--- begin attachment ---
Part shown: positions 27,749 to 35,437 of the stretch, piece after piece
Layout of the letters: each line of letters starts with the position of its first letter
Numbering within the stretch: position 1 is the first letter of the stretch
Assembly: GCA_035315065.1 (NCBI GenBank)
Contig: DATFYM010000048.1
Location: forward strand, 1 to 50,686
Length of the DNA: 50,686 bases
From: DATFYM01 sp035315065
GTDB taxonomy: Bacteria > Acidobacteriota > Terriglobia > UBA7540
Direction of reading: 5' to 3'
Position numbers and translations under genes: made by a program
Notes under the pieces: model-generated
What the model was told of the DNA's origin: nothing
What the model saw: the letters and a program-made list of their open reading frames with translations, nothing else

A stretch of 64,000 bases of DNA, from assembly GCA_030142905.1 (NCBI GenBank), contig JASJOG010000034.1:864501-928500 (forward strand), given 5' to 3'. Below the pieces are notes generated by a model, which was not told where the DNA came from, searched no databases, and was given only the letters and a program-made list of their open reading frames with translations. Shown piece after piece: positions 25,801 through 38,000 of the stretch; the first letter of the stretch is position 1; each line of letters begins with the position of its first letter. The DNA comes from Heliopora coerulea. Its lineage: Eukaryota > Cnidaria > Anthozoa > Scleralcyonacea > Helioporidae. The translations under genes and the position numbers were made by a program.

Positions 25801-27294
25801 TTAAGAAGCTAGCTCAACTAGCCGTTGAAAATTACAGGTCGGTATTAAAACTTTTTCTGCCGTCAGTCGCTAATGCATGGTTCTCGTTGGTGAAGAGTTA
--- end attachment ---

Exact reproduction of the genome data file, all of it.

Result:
Part shown: positions 27,749 to 35,437 of the stretch, piece after piece
Layout of the letters: each line of letters starts with the position of its first letter
Numbering within the stretch: position 1 is the first letter of the stretch
Assembly: GCA_035315065.1 (NCBI GenBank)
Contig: DATFYM010000048.1
Location: forward strand, 1 to 50,686
Length of the DNA: 50,686 bases
From: DATFYM01 sp035315065
GTDB taxonomy: Bacteria > Acidobacteriota > Terriglobia > UBA7540
Direction of reading: 5' to 3'
Position numbers and translations under genes: made by a program
Notes under the pieces: model-generated
What the model was told of the DNA's origin: nothing
What the model saw: the letters and a program-made list of their open reading frames with translations, nothing else

A stretch of 64,000 bases of DNA, from assembly GCA_030142905.1 (NCBI GenBank), contig JASJOG010000034.1:864501-928500 (forward strand), given 5' to 3'. Below the pieces are notes generated by a model, which was not told where the DNA came from, searched no databases, and was given only the letters and a program-made list of their open reading frames with translations. Shown piece after piece: positions 25,801 through 38,000 of the stretch; the first letter of the stretch is position 1; each line of letters begins with the position of its first letter. The DNA comes from Heliopora coerulea. Its lineage: Eukaryota > Cnidaria > Anthozoa > Scleralcyonacea > Helioporidae. The translations under genes and the position numbers were made by a program.

Positions 25801-27294
25801 TTAAGAAGCTAGCTCAACTAGCCGTTGAAAATTACAGGTCGGTATTAAAACTTTTTCTGCCGTCAGTCGCTAATGCATGGTTCTCGTTGGTGAAGAGTTA